I have gone by many names, some chosen, some inherited, some thrown at me in anger, in scorn, in friendship.
Names add nothing to who I am, who I choose to be, who I am seen to be by the those who throw around names as if they were magical incantations, elixirs with great power that fall at my feet like shattered icicles of my not caring.
I have to compliment you, after all you ignored me for four years in high school, condemned me to the outcasts, the geeks, the losers, the barely tolerated and then only when the Headmaster was watching.
I didn’t go to your parties, no one without an invitation ever dared, was left to the clubs no one wanted to join, but I have to say I was truly surprised, shocked almost when your letter came, reminding me of our great years of friendship, our camaraderie then, but regrettably I must decline to contribute to our class fund.
Linking things is a human need, tenuous forces barely holding across synapses easily broken or lost, never to be replaced.
Ithaca is forever joined with Galway City, and I still have not figured out how to get the two people together as together is obviously what they should be.
She sits at a small table in the Commons, staring, waiting perhaps for a writer or lover who may be both, to come down from Cornell and join her, while Oscar waits patiently on a marble bench, hat by his side, telling Eduard of the woman he expects to arrive, trying to determine how to tell her that her friendship means everything, but it can be nothing more than platonic.
In my world they meet, she listens, fights back tears and promises always to be there, friends frozen in time and bronze.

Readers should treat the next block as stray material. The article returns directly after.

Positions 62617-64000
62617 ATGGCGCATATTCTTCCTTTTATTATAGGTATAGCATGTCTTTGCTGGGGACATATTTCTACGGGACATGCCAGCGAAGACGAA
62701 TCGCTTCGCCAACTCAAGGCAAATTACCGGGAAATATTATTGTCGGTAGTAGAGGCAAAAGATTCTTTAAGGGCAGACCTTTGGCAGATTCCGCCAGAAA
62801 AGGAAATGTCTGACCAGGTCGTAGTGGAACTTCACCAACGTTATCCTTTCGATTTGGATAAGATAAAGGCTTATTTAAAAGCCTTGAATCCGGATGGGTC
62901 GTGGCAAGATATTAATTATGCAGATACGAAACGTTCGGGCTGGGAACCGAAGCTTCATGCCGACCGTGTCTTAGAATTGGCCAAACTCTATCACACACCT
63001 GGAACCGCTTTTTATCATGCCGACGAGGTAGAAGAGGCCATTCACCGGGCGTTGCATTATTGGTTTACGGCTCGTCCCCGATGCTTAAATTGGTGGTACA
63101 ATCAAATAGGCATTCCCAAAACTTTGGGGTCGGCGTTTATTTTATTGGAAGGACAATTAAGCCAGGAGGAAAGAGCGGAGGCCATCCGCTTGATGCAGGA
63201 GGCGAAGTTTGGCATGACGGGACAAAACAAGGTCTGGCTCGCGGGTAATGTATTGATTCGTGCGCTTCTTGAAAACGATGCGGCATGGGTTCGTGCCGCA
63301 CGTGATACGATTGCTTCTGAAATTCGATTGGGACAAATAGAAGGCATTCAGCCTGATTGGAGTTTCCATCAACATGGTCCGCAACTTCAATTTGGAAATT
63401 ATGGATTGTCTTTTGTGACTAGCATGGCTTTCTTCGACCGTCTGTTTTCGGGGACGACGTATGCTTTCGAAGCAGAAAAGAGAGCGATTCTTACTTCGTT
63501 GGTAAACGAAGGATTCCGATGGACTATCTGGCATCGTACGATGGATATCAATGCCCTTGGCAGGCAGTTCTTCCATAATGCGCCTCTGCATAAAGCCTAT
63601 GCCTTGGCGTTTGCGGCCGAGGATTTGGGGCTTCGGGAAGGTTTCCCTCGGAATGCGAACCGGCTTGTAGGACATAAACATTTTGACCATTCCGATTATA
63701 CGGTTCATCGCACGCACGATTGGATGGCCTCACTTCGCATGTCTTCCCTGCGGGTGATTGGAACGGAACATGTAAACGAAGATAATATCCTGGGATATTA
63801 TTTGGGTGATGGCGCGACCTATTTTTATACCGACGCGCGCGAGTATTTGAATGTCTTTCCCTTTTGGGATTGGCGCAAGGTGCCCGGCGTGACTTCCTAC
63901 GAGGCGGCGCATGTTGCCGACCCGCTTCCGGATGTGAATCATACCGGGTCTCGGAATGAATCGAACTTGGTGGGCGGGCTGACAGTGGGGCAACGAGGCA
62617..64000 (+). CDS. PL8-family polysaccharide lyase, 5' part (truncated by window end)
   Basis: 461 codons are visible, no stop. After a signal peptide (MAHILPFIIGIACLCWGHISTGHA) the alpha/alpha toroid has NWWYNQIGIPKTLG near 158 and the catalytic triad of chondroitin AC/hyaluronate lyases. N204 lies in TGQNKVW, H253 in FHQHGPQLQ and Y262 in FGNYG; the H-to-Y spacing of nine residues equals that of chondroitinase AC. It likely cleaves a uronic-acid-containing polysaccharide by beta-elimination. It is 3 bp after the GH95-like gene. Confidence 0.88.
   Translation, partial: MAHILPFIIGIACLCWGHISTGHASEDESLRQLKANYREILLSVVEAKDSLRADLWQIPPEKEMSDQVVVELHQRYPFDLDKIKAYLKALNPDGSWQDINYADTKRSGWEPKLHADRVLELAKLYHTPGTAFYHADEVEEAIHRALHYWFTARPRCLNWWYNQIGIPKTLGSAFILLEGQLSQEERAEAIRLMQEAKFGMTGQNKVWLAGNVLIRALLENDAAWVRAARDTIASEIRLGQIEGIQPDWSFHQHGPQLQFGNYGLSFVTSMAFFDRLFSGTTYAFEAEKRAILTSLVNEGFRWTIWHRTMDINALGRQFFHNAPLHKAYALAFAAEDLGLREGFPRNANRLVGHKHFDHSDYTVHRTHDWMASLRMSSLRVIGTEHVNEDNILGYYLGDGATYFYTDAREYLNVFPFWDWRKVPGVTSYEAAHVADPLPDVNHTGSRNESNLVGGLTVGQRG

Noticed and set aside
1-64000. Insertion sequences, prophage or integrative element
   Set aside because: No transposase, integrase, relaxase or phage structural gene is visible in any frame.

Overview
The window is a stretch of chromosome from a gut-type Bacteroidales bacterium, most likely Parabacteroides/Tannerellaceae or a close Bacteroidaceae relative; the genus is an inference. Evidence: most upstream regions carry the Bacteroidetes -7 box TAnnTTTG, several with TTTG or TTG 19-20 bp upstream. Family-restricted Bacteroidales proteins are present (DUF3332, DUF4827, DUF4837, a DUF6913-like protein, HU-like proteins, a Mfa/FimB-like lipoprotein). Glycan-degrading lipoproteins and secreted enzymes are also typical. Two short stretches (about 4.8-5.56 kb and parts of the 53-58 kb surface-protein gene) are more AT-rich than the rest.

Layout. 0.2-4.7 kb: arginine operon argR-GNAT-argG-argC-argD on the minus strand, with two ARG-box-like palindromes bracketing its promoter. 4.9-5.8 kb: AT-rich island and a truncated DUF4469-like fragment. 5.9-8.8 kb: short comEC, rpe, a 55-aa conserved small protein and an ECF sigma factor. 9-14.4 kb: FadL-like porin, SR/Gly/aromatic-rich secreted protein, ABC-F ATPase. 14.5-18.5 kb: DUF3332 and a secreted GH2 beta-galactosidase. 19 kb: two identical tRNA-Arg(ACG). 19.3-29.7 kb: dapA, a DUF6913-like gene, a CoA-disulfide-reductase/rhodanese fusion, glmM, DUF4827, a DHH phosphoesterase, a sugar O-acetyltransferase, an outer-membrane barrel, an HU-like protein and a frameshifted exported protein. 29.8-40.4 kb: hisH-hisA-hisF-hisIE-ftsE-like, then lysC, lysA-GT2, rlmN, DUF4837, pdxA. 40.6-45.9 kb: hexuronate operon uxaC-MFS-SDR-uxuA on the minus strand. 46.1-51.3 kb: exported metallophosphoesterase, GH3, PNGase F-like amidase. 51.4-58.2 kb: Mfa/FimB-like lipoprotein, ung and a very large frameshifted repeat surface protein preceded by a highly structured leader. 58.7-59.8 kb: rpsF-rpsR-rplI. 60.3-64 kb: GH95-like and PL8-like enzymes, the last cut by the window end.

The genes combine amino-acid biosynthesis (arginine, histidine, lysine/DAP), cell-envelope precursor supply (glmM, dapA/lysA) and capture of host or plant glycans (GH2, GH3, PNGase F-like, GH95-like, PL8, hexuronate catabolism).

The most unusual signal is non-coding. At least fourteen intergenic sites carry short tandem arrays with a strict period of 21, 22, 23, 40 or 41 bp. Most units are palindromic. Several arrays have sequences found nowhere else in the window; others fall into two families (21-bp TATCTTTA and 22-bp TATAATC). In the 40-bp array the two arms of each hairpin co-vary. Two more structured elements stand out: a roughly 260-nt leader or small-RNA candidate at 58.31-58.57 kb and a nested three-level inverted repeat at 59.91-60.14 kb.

I know what you did not tell them, that much I could learn for myself, but what did you tell them? I know you were full figured, I think that is the acceptable term, once it was Reubenesque, but someone must have noticed something.
Maybe those at work, sitting at their terminals didn’t notice, you came and went, few friendships perhaps, but you were close to the family, they must have suspected, though you told the agency no one knew, certainly not your partner in that act.
It won’t change anything, best since you took the answer to your grave, the one I visited to greet you and bid you farewell, the least a son can do for the mother he never got the chance to know.
What do you say on the loss of a child? We sat in the lounge drinking a vile potion from a hollowed pineapple giggling insanely for no reason. We wandered the tunnels faces painted, clowns in bedlam. We lay together on a mattress on the floor and listened to Aqualung my arms around you both, but sleep came slowly and we talked until night ran from the encroaching sun. I can feel her soft blond hair and see her smile as we walked hand in hand in hand along the abandoned railbed, dreaming of what might be. As I struggle with sleep and with a new day I can hear the tape end snapping at the end of the ever spinning reel wanting only to hold your hand and stroke your hair.
First appeared in RE:AL The Journal of Liberal Arts Vol. 23, Issue 2, 1998